FIRST PUBLISHED December 2011
Directly Operated Railways
One does sometimes wonder what the expensive and disruptive privatisation of the British railway system was actually supposed to achieve. Greater efficiency, one assumes? The trouble with this assumption is that for nearly twenty years, we’ve had no publicly owned yardstick with which to compare the performance of the private rail franchises… until now.
Since National Express was booted off the East Coast franchise in November 2009, after contracting to pay a premium it couldn’t possibly afford, the East Coast franchise has been run by Directly Operated Railways, in reality a division of the Department for (Road) Transport, and thus, to all intents and purposes, the ghost of British Rail past.
According to the Free Enterprise culture much in vogue these days, the general expectation was that DOR would prove a cumbersome, rudderless whale, nibbled by lithe, efficient, free enterprise minnows. Nothing could be further from the truth, because DOR has come up with all manner of marketing innovations. It was the first franchise to introduce a loyalty ‘train miles’ scheme, offering free WiFi and First Class upgrades to regular travellers. Good idea. It also launched a concerted assault on competing airlines, with a campaign that included texting the phones of frequent business flyers using the airline’s own database, and advertising on WiFi at Edinburgh and Newcastle airports. Cheeky.
The campaign increased East Coast’s market share from 45% to 53% and won the company a Gold Award at the 2011 Media Week Awards.
Better Railways on the Continent?
Just the stuff we expect from private enterprise, but embarrassingly for those pushing the free enterprise line, DOR is nationalised. Maybe it’s an exception to the rule? We can’t be sure, because when our railway system was laughably ‘opened up to competition’, British Rail was not allowed to bid for franchises. Neither is DOR today, but bizarrely state-owned foreign companies are, and these mostly European railway companies now run nearly half of our rail franchises, and one of the three ‘Open Access’ operations too. French, German, Dutch, and now Spanish railway companies have expressed an interest in bidding for future franchises too, including East Coast, which the government is determined to let.
Incidentally, all of the foreign operators but Keolis (part-owned by French state operator SNCF, and currently responsible for banning folding bikes from Southern and SouthEastern platforms) have proved notably bike friendly. But only our own East Coast allows you to book a bicycle space when you buy a ticket on-line.
Unless you are a Daily Mail reader, you may not be particularly worried about Johnny Foreigner running our trains.You might even be quite pleased: German timekeeping, Dutch cycle-friendliness and French, er, style, are no doubt very welcome, but they do come at a price.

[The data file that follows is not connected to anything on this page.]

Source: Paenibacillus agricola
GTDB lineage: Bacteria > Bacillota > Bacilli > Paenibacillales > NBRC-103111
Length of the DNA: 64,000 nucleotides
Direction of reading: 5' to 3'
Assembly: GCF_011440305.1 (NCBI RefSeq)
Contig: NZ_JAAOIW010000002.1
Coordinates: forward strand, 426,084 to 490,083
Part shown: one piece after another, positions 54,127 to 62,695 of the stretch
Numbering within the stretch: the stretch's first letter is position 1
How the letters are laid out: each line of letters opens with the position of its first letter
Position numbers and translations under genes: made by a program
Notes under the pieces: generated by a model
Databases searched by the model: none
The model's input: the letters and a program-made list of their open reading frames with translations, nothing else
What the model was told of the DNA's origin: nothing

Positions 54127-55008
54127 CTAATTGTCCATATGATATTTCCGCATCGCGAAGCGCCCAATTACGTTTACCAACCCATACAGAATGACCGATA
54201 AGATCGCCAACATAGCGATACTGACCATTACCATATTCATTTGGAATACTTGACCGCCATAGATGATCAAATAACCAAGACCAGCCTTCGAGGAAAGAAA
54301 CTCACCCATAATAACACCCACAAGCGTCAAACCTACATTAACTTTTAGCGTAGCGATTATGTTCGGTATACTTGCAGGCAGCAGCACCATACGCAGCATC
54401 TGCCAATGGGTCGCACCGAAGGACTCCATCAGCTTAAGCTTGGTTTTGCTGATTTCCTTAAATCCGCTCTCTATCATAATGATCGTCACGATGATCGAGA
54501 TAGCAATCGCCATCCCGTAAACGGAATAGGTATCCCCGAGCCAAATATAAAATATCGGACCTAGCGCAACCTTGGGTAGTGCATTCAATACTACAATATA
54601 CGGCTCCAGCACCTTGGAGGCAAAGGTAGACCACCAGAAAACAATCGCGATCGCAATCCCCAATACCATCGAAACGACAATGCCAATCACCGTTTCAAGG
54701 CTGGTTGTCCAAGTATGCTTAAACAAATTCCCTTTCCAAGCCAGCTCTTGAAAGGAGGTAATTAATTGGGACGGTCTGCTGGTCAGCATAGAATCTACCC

In 2010/11 DOR made a surplus of just under £200 million on the East Coast franchise, and being state-owned, it paid this premium straight to the Treasury, and thus to the Great British Public, knocking a few quid off our tax bills. Good news. Unfortunately East Coast is in line for privatisation, after which any profits above and beyond the franchise premium will go either to National Express and its slippery ilk, or the national governments of Germany, Holland, France or Spain, thus helping to keep their taxes down.
Is one being terribly naive in asking the rather obvious question that if a British state operator is doing very nicely at
…being state-owned, it paid this premium straight to the British tax payer…
present, it should surely be allowed to bid against foreign competitors when the franchise is relet in 2013? And if East Coast can do a perfectly good – arguably exceptional – job of running the line without a franchise, why bother going to the trouble and expense of putting these services out to tender at all? Why not keep this solitary state-run service as an efficiency yardstick against which future private and state-owned foreign bids could be assessed? If the state can do it better, why bother spending millions of pounds on lawyers, barristers and consultants in an endless round of refranchising?
What else do they do rather better on the Continent? Why yes, cycle policy of course, but that may be about to change. When the Department for Transport asked the Transport Research Laboratory to produce a report on infrastructure for cyclists, the car-minded civil servants were presumably hoping for a rubber stamp to the segregation of cyclists on railway paths and other dingy byways. But the report has actually come down in favour of keeping cyclists on traffic calmed roads: “Providing segregated networks may reduce risks to cyclists, although evidence suggests that the points at which segregated networks intersect with highways can be relatively high-risk, sometimes of sufficient magnitude to offset any safety benefits of removing cyclists from the carriageway… Of all interventions to increase cycle safety, the greatest benefits come from reducing motor vehicle speeds.” Used ‘Cyclists Dismount’ signs anyone?
A to B 87 Dec 2011